U.S. Army's 6th Battalion/14th Artillery Regiment

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The 6/14 Arty is officially open but is still a work in progress. We hope that it will soon take form and someday proudly stand as a testament to the brave men of the 6th Battalion 14th Artillery Regiment.

A Disco Called Labelle - by Mike Robinson












The 6/14

The Warbonnet showpiece on the parade
field at Pinder Barracks, circa 1985
(click on image to enlarge)

Attached is a chapter extract from a book in progress. This chapter discusses my personal experiences while serving as a Platoon Leader for Battery C, 6th Battalion 14th FA in 1985-86.  This story describes the events surrounding the infamous Labelle Disco bombing in Berlin.
Battery C was on temporary assignment as a replacement for the Berlin Brigadeís firing battery as it trained at Graf.  During our stay in Berlin,many of our soldiers were injured in the terrorist bombing. This is the story from my perspective.

Mike Robinson
6/14 FA, 1984-1987. Battalion Fire Support Officer,
C Battery XO and Platoon Leader, Battalion Maintenance Officer

A Disco Called Labelle - by Mike Robinson
It's not the bullet with my name on it that worries me. It's the one that says "To whom it may concern."

Anonymous Belfast resident. 
Quoted in: Guardian (London, 16 Oct. 1991).

In 1985 there were two ways for American military forces to enter Berlin. One was by air, the other was by train.  Charlie Batteryís movement would be by rail on one of the infamous German troop transport trains known as the ìFreedom Train.î  We had just spent the last few weeks preparing our unit for deployment to East Germany in order to replace the lone field artillery battery in Berlin.  Our mission was to temporarily assume the duties of Charlie Battery, Ninety Fourth Field Artillery for a short tour of duty while it deployed back to West Germany for its annual tactical exercises in Grafenwoer. 
An immense sense of pride came over me as our convoy of mighty howitzers, ammunition carriers and other vehicles rumbled to the railhead in Nuremberg where we would lager and load the vehicles on the freedom train to Berlin.  Our contingent consisted of twenty five tracked vehicles and trucks, all freshly painted in various shades of olive drab and green camouflage.  To me it was a beautiful site as I looked back from the lead vehicle and saw these mammoth machines plummeting, clanking and jolting down the streets of Nuremberg.  At every intersection along the way there were military police roadblocks in place to allow us free passage and prevent civilian vehicles from inadvertently crossing our path.  As I had unfortunately seen before, an automobile didnít stand a chance in a showdown with a twenty ton tracked vehicle.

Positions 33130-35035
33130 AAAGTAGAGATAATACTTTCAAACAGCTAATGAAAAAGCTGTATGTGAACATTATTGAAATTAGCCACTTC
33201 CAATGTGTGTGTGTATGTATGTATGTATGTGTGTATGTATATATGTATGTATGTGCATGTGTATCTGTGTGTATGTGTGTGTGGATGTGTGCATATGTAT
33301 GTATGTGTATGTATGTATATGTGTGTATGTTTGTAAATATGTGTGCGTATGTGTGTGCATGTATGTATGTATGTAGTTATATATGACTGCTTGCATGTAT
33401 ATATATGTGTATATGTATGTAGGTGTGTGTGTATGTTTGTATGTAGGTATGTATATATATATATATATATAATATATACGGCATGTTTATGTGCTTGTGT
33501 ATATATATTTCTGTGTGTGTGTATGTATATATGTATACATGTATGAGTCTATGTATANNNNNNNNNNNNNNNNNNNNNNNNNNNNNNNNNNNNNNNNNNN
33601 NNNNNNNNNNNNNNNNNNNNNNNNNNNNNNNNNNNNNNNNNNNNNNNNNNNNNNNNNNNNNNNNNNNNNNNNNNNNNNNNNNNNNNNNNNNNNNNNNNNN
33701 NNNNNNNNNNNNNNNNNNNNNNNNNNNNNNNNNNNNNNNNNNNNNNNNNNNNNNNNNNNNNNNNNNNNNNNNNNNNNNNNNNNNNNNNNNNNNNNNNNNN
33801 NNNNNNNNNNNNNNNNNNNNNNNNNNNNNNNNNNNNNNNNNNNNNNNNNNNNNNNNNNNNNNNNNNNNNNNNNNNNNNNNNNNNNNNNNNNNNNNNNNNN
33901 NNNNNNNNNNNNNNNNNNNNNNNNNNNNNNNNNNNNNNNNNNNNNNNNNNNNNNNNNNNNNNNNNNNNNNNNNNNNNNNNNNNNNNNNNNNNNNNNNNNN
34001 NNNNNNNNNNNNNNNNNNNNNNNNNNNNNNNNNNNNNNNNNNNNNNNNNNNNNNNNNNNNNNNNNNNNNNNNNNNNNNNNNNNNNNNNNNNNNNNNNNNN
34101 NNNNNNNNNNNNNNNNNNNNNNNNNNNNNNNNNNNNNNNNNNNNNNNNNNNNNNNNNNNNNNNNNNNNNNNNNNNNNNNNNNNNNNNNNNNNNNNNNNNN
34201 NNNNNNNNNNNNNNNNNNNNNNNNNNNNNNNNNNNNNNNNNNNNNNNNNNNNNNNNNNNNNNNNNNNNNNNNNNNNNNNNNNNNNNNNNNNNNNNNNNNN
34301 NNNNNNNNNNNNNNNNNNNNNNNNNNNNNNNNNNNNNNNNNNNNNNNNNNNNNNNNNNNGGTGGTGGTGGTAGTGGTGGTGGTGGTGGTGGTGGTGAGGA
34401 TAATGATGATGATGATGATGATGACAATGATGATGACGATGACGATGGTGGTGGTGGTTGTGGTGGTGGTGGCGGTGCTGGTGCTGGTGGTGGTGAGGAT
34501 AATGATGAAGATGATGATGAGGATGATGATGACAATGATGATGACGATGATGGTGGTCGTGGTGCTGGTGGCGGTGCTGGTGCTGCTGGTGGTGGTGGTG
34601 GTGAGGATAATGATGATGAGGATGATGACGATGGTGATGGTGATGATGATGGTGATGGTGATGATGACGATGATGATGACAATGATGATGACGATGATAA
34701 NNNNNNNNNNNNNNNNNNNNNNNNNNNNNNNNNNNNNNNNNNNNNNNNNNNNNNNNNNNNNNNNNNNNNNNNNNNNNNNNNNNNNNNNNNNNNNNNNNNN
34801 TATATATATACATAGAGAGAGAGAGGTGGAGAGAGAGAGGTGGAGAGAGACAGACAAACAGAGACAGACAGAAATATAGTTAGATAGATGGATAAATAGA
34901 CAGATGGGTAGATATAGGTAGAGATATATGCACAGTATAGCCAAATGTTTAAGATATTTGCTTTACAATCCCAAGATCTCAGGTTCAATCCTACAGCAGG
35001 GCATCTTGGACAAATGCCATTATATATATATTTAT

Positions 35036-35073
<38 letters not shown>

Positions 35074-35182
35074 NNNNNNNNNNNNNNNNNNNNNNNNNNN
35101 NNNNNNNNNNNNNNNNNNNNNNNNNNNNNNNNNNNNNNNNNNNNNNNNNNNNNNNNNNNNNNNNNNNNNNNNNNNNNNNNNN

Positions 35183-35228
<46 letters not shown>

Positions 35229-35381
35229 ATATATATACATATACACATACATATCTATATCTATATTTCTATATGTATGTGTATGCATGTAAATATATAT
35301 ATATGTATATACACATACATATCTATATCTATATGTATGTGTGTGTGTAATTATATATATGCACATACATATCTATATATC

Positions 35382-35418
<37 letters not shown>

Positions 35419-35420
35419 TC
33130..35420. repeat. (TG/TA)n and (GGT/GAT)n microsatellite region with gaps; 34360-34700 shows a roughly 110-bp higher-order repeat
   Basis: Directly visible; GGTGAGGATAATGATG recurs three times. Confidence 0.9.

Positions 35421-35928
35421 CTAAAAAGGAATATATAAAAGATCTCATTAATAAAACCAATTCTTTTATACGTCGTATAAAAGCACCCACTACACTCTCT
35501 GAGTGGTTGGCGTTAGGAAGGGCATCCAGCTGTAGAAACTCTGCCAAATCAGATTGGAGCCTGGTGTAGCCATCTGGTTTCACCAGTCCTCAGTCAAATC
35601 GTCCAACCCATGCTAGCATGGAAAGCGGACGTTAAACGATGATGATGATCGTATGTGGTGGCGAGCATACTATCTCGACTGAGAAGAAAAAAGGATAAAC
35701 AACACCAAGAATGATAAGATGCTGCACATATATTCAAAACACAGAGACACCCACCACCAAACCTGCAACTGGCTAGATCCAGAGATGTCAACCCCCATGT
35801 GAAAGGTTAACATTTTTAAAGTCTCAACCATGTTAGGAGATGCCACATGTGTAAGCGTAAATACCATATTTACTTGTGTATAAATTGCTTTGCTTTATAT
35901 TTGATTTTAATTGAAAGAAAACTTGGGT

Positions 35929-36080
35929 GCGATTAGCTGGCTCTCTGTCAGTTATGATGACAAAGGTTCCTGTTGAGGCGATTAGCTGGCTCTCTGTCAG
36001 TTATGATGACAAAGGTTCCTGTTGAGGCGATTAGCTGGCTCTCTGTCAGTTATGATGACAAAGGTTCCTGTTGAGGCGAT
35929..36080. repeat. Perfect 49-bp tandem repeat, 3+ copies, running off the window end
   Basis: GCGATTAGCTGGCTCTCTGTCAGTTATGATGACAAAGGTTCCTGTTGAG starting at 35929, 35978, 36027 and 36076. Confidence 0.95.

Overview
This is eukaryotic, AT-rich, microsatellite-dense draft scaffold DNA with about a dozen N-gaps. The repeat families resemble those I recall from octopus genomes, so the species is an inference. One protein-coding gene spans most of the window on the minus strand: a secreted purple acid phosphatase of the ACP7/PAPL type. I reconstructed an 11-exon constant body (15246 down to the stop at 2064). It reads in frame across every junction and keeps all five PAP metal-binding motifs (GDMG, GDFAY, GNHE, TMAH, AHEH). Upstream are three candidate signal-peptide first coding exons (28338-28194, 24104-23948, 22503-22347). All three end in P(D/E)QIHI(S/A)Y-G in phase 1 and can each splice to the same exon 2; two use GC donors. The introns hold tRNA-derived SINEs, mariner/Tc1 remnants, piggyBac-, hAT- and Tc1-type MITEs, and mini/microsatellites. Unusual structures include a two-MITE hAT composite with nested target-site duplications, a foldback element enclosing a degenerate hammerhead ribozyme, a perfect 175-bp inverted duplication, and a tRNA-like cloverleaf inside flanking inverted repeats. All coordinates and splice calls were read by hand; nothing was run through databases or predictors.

Just as I had also seen many times in the past, crowds of German spectators which consisted mostly of young kids lined the streets to watch with excitement as we passed by.  As usual, the kids would wave and cheer and sing out for us to throw them candy or other delicacies of our combat rations.  And as usual, we obliged them by tossing what we had and watching them scramble for the prize.  German kids also had a great sense of humor which was evident by their roars of laughter as they flipped us the finger while sporting a grin from ear to ear.  No harm was meant as they were just kids and we always got a big kick out of it anyway.
As we pulled up to the train station it started to sink in and became apparent what a big deal this really was.  All of our battalionís senior officers and leadership were on hand to send us off and make sure things ran smoothly.  Of course LTC Robison was there watching from his full size Chevy Blazer camouflaged in woodland green and outfitted with lambs wool seat covers and knobby tires with raised white letters. Yes, it must be a big deal because typically, they would only wave goodbye as a unit left our home at Pinder Barracks in Zirndorf.
After the several hours of concentrated work involved with loading the vehicles on the train and making last minute checks, we were off on our overnight journey into and through the occupied territory of Czechoslovakia and East Germany.  The trip would take place during the night to avoid drawing East German crowds and spectators and the night trip was required by operational security rules anyway.  As soon as we were loaded up on the train, we did what soldiers typically do in a situation like this, we all quickly found our way to the various sleeping compartments on the train, rolled out our sleeping bags, and started snoring.
Many hours later towards the middle of the night, most of us were awakened as the train lurched to a squealing halt while it pulled into the border patrol station separating East from West.  This was it, we would soon be headed into occupied territory.  Today it almost seems trivial, but during the time we were actually crossing freedomís frontier.  There was no doubt in anyoneís mind that our ultimate purpose in life was to prevent the Warsaw Pact forces from penetrating too deep into Western Europe via critical strips of terrain, the most significant called the Fulda Gap ? during the first few weeks of the Third World War.  Just as millions of soldiers did since the start of the Cold War, we lived every day of our lives with this very real possibility at hand.